JERUSALEM – The U.S. announced the resumption of Israeli-Palestinian talks Sunday following years of stalemate, after Israel’s Cabinet agreed to release 104 Palestinian prisoners convicted of deadly attacks.
The return to direct contacts between the sides gave U.S. Secretary of State John Kerry his first concrete achievement after months of shuttle diplomacy.
The U.S. said preliminary talks would begin today, but it remains unclear whether they will lead to a formal resumption of peace talks that broke down in 2008.
Despite a return to the table, neither side appeared upbeat. Each has blamed the other for the lack of success in 20 years of negotiations interrupted by bouts of violence.
Earlier Sunday, the Israeli Cabinet voted 13-7, with two abstentions, to approve in principle the release of 104 Palestinian prisoners. The release is a key part of the deal to restart talks.
The State Department said Kerry called Israeli Prime Minister Benjamin Netanyahu and Palestinian President Mahmoud Abbas after the Cabinet vote and invited them to send teams to Washington.
A State Department spokeswoman said the teams would meet today and Tuesday to “develop a procedural plan for how the parties can proceed with the negotiations in the coming months.”
Talks on a final peace deal are to last six to nine months.
Chief Palestinian negotiator Saeb Erekat and Abbas aide Mohammed Shtayyeh will represent the Palestinians, and Justice Minister Tzipi Livni and adviser Yitzhak Molcho will attend for Israel.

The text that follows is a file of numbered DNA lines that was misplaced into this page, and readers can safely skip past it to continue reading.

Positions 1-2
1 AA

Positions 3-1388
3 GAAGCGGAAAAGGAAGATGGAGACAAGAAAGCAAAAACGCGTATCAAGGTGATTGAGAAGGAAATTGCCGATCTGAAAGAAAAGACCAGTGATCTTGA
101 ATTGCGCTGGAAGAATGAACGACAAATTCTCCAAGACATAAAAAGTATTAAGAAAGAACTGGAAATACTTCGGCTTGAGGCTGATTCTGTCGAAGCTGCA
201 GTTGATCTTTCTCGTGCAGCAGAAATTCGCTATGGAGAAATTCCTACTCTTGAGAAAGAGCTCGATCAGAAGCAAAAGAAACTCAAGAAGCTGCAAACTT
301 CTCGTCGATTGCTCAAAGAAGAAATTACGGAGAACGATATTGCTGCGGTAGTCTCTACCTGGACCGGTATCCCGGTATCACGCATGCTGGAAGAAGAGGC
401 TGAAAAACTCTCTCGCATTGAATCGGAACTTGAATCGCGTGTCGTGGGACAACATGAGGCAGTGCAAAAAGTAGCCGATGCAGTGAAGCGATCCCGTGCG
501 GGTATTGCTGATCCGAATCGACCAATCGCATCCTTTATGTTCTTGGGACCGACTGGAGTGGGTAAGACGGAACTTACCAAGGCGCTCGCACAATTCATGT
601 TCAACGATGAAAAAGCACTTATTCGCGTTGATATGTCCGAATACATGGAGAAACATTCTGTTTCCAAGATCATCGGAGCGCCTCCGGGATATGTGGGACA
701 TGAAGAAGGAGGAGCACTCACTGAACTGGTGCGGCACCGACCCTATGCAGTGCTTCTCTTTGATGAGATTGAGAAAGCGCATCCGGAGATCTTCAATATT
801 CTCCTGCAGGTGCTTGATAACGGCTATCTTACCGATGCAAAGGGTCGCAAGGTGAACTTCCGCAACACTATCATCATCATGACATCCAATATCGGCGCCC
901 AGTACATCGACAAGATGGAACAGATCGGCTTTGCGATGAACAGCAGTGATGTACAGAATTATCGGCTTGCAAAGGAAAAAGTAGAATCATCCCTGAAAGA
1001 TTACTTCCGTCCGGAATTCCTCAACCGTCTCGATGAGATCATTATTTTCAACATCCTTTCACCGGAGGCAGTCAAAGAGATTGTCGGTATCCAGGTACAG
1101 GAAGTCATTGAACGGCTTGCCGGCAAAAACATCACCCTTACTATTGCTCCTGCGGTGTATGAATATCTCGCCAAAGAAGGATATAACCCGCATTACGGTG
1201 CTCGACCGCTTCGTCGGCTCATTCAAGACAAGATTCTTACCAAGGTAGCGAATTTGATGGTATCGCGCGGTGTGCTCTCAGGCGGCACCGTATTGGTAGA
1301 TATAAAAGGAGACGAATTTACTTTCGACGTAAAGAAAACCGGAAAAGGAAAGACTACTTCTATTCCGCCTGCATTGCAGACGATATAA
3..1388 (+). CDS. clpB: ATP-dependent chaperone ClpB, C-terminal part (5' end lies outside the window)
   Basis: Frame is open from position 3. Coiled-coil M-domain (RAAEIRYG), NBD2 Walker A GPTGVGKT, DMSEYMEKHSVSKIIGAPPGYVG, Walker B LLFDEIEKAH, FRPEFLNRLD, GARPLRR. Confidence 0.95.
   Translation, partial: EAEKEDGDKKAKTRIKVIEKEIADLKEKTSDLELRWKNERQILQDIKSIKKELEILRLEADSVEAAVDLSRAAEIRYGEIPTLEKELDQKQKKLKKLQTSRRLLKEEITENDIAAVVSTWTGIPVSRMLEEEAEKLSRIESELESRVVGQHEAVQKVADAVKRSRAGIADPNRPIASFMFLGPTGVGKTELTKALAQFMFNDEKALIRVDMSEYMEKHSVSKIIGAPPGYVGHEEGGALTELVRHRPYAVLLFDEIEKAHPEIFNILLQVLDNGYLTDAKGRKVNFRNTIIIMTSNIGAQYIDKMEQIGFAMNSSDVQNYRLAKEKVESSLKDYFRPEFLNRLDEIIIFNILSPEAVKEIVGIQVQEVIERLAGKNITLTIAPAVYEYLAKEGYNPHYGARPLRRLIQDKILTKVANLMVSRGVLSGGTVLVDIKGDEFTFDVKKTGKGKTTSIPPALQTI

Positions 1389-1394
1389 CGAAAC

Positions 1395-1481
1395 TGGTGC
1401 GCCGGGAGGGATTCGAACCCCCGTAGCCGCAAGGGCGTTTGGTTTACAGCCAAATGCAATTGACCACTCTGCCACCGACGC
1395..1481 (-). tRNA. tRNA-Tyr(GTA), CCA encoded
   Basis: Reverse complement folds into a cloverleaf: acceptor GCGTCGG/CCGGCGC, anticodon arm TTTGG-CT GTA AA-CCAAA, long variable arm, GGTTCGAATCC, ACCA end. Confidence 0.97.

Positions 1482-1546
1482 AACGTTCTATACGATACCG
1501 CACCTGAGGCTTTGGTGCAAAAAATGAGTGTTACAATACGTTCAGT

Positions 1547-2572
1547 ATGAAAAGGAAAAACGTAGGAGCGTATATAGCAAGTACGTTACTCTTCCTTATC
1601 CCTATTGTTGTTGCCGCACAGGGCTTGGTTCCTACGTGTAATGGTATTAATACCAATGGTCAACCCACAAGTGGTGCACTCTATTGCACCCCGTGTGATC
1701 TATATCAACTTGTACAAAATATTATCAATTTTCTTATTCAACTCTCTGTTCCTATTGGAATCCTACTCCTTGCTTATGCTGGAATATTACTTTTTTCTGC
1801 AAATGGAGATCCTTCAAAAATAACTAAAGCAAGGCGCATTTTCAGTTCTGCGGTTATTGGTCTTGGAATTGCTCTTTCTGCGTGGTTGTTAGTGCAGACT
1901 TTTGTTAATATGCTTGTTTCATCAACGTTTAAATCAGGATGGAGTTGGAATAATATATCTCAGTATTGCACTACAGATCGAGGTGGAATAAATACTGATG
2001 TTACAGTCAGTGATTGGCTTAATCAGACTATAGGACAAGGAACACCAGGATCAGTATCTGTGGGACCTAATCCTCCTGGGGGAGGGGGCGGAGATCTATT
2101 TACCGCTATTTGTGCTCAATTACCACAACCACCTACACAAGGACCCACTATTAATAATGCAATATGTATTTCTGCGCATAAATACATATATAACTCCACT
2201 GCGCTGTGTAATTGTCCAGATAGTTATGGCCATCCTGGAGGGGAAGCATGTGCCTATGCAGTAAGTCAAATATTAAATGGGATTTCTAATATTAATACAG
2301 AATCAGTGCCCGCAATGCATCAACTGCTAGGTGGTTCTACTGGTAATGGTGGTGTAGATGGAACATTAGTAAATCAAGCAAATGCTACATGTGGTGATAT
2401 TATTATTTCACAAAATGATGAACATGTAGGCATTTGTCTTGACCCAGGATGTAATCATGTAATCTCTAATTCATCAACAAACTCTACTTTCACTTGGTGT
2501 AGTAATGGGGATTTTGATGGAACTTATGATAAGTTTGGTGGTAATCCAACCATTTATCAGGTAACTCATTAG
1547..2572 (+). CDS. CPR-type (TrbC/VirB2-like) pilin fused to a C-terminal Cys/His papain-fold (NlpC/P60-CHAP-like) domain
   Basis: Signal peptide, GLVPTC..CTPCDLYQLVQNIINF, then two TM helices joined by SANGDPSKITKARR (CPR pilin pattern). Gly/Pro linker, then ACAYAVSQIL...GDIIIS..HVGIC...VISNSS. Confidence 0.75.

Netanyahu, seeking to overcome stiff opposition from ultra-nationalists, told his Cabinet that “resuming the political process at this time is important for Israel,” noting that any deal would be submitted to a national referendum.
Erekat welcomed the vote on the prisoners as a “step toward peace,” one he said is long overdue.
Negotiators made progress in previous rounds, and the outlines of a deal have emerged: a Palestinian state in most of the West Bank, Gaza and east Jerusalem, lands captured by Israel in 1967, with border adjustments to enable Israel to annex land with a majority of nearly 600,000 settlers.
Those negotiations broke down before the sides could tackle the most explosive issues, a partition of Jerusalem and the fate of Palestinian refugees and their descendants, now several million people.
Abbas remains leery of negotiating with Netanyahu, fearing any offer made by the hard-liner would fall far short of Palestinian demands, so he has insisted on a clear framework for negotiations.
Abbas said over the weekend that Kerry assured him the invitation to the negotiators will say border talks are based on the 1967 line, though Netanyahu has not said whether he has dropped his long-standing opposition to that demand.
The preliminary talks in Washington are supposed to close the remaining gaps on the framework for talks, and they could well falter at that early point.
Under the deal brokered by Kerry, Israel is supposed to free 104 prisoners who carried out attacks before the first interim peace agreements of the early 1990s.
Palestinian negotiators handed Kerry a list of 104 prisoners, arrested between 1983 and 1994. They said Kerry assured them Israel would release the prisoners in four stages over several months, with each release linked to progress in negotiations.
Among the 104 prisoners on the Palestinian list are two dozen who either have Israeli citizenship or come from Israel-annexed east Jerusalem. In the past, Israeli media have said Israel would not free them.
On Sunday evening, an official in Netanyahu’s office said that no Israeli Arabs are among the 104 whose release was authorized by the Cabinet. Asked to explain the discrepancy, he said Israel holds more than 104 “pre-Oslo” prisoners, suggesting the two sides apply different definitions.
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